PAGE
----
Dr. William C. Wester, a nationally recognized psychologist, has used hypnotism to assist victims and witnesses of crimes to remember the details of more than 150 cases. Wester agrees that hypnosis is not magic, but maintains that it is an effective tool in police work. "Hypnosis doesn't always lead to an arrest," Wester told Janice Morse of The Cincinnati Enquirer in 2002. "But it almost always generates some additional investigative leads for the police to follow."
Since 1991, Wester and John W. Kilnapp, a special agent and forensic artist with the Bureau of Alcohol, Tobacco and Firearms, have teamed up to work on more than 50 robberies, rapes, kidnappings, and murders nationwide. After Wester has hypnotized a witness or victim of a crime and assisted that person to describe minute details of the events, Kilnapp works on a composite sketch of the perpetrator of the crime. While the team of artist and psychologist admitted that it was the police who solved the crimes, they estimated that in 95 percent of their cases, they helped expand a brief description of a suspect to fill several pages for investigators to use.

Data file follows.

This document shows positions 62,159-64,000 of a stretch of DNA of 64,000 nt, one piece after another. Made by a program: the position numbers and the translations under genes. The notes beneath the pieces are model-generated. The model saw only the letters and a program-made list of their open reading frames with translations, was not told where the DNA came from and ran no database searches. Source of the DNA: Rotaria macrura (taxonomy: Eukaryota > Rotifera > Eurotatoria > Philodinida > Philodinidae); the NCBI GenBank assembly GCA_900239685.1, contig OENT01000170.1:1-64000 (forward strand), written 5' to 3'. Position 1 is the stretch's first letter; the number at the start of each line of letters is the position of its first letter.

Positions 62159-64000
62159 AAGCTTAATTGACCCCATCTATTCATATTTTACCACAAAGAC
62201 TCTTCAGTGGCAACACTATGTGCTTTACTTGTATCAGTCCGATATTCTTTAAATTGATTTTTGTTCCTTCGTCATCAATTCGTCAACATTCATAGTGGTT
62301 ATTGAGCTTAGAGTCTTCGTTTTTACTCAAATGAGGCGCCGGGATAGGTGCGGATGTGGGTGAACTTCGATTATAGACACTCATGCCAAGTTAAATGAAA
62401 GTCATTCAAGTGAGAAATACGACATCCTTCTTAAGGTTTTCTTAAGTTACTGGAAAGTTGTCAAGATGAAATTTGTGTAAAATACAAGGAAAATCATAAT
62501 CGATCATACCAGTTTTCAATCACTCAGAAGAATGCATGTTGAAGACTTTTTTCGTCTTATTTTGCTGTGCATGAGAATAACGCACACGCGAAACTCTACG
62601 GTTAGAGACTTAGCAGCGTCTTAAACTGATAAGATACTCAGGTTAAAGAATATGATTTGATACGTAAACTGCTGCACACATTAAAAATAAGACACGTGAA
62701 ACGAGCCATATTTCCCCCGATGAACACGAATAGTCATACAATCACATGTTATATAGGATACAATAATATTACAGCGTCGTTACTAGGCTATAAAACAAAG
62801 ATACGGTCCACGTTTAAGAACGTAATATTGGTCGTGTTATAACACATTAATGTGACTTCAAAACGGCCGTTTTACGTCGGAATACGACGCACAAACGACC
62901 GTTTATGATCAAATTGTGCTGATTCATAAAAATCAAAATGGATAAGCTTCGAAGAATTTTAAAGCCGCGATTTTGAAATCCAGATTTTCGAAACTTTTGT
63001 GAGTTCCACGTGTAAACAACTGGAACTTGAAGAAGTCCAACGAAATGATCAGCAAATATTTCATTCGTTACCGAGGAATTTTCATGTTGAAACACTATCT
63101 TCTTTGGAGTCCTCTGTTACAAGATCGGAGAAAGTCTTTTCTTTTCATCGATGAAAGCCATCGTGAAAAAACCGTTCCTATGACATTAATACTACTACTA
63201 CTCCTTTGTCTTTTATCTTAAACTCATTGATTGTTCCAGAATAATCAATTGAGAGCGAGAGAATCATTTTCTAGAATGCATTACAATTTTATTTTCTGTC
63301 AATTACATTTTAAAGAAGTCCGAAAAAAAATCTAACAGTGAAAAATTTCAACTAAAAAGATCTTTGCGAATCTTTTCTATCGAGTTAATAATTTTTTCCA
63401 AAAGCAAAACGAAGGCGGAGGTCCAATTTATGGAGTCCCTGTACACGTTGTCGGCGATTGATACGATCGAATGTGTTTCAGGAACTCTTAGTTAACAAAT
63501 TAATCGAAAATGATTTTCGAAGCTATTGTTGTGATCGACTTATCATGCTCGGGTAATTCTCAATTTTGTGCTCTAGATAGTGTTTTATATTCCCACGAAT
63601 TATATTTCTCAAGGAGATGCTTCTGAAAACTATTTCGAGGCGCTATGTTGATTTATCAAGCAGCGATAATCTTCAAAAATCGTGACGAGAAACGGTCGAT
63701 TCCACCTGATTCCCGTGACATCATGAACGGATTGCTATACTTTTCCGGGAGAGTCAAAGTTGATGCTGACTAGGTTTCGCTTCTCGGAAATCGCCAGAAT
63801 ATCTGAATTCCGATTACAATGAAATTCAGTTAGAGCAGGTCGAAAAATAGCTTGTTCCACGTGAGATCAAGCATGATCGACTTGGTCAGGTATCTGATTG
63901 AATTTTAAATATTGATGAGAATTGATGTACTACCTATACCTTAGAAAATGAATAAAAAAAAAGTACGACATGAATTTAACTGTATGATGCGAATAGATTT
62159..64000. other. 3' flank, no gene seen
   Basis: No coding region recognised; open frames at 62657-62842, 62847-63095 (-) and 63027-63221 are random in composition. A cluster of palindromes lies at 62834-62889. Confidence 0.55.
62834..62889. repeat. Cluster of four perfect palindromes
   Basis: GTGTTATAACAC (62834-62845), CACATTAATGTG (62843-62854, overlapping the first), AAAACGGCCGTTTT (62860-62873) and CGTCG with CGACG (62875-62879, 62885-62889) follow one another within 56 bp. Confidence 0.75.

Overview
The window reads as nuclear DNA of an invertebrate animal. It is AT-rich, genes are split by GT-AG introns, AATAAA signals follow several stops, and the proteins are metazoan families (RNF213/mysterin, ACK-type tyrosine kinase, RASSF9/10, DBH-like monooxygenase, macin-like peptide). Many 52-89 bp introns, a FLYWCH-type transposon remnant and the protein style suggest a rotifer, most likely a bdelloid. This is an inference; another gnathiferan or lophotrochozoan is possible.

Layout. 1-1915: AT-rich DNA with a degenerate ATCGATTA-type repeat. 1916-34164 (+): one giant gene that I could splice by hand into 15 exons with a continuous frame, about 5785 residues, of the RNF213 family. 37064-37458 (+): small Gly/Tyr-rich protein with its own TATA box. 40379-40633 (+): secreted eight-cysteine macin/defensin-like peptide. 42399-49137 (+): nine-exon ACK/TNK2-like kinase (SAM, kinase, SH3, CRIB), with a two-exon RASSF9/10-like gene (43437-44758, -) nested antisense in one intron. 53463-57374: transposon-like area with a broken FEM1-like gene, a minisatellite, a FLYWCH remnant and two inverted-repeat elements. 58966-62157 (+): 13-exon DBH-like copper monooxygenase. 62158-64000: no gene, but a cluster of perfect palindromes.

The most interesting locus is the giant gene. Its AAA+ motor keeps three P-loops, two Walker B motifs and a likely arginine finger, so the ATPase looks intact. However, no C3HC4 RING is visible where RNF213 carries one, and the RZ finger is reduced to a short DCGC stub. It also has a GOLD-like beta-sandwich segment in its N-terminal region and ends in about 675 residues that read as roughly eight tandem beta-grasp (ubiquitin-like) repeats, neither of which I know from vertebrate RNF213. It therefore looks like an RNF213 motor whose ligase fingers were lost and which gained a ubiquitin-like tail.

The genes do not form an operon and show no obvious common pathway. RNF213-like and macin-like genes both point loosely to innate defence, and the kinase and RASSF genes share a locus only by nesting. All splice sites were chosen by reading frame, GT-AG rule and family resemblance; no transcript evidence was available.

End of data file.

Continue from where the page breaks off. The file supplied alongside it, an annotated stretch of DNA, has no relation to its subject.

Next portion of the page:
The Society for Clinical and Experimental Hypnosis has stated that hypnosis should not stand alone as the sole medical or psychological treatment for any kind of disorder, but the society suggests that there is strong evidence that hypnosis may be an effective component in the broader treatment of many physical problems and in some conditions may increase the effectiveness of psychotherapy. While the clinical use of hypnosis has not become an accepted means of treatment among medical personnel and psychologists, it has gained many scientific supporters and evolved greatly from its occult and superstitious roots.